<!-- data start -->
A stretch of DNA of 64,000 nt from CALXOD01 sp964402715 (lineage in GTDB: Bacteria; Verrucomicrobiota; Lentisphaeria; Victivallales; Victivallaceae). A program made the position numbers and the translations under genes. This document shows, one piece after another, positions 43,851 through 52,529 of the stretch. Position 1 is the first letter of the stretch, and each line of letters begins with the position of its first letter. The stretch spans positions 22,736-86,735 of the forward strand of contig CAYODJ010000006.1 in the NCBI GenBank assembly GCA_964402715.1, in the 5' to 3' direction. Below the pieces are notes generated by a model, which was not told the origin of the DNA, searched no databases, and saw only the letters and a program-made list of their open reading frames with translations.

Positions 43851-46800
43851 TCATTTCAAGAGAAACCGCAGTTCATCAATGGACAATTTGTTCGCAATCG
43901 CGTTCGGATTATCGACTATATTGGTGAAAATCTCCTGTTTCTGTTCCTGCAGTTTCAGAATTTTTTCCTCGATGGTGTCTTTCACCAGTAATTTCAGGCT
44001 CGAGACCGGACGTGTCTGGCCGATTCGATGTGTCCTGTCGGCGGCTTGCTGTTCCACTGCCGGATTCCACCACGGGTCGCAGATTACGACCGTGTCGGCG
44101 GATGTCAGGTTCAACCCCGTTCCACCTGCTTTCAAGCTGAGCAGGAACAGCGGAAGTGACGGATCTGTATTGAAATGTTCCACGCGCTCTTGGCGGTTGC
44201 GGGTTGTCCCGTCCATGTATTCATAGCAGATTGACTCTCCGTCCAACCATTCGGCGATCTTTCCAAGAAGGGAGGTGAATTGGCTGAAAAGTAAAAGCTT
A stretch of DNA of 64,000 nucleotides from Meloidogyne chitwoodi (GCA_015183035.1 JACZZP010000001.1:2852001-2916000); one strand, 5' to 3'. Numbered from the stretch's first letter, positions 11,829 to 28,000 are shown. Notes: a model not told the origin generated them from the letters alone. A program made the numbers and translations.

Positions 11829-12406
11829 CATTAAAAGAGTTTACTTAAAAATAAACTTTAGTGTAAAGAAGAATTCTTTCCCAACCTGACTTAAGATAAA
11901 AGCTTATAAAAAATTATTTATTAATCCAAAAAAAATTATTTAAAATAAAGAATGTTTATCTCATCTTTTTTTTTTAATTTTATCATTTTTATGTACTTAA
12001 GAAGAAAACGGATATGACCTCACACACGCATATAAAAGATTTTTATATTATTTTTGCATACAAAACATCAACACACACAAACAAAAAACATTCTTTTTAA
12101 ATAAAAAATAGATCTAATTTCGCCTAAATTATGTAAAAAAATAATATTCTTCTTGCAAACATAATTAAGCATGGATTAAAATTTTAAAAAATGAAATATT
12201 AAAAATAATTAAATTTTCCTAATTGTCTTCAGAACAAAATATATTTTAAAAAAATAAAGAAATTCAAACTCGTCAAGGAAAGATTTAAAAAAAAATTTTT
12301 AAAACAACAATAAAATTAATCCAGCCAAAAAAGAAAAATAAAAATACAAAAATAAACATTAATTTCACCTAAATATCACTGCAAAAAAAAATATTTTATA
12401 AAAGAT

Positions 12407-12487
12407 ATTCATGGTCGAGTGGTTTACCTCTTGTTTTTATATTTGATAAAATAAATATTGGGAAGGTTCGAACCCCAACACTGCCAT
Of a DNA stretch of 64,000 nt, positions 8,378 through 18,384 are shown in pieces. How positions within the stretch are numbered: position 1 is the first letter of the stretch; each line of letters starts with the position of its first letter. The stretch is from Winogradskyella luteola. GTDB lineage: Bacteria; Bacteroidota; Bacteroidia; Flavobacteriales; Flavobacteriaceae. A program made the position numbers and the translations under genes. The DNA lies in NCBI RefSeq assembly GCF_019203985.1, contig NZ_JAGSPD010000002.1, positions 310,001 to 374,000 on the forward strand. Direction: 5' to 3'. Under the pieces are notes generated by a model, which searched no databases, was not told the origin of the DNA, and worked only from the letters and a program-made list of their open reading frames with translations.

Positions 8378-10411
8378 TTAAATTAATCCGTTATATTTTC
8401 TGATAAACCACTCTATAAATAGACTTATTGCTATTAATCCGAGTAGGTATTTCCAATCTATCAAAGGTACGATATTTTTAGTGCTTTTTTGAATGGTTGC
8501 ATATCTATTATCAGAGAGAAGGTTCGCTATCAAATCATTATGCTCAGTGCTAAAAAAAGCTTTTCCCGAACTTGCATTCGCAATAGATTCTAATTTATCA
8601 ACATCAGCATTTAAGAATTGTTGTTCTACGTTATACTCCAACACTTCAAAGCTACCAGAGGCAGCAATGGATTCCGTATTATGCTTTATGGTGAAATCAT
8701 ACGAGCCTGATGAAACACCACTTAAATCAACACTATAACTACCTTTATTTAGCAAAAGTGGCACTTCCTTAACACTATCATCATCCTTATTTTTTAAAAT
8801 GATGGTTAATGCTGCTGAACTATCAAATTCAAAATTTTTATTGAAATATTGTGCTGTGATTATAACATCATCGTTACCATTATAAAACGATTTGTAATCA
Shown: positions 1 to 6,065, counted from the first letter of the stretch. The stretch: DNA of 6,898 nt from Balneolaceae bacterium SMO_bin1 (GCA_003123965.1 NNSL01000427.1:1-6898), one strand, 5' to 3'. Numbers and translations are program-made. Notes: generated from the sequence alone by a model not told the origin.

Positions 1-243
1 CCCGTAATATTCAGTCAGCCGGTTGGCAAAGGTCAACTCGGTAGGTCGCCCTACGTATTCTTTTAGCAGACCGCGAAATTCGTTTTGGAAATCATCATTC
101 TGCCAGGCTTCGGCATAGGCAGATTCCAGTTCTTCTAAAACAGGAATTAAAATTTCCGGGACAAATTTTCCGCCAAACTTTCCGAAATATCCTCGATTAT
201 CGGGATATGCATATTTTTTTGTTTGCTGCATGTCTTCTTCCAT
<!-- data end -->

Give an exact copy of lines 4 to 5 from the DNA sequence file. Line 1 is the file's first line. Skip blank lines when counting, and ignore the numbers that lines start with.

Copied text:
43901 CGTTCGGATTATCGACTATATTGGTGAAAATCTCCTGTTTCTGTTCCTGCAGTTTCAGAATTTTTTCCTCGATGGTGTCTTTCACCAGTAATTTCAGGCT
44001 CGAGACCGGACGTGTCTGGCCGATTCGATGTGTCCTGTCGGCGGCTTGCTGTTCCACTGCCGGATTCCACCACGGGTCGCAGATTACGACCGTGTCGGCG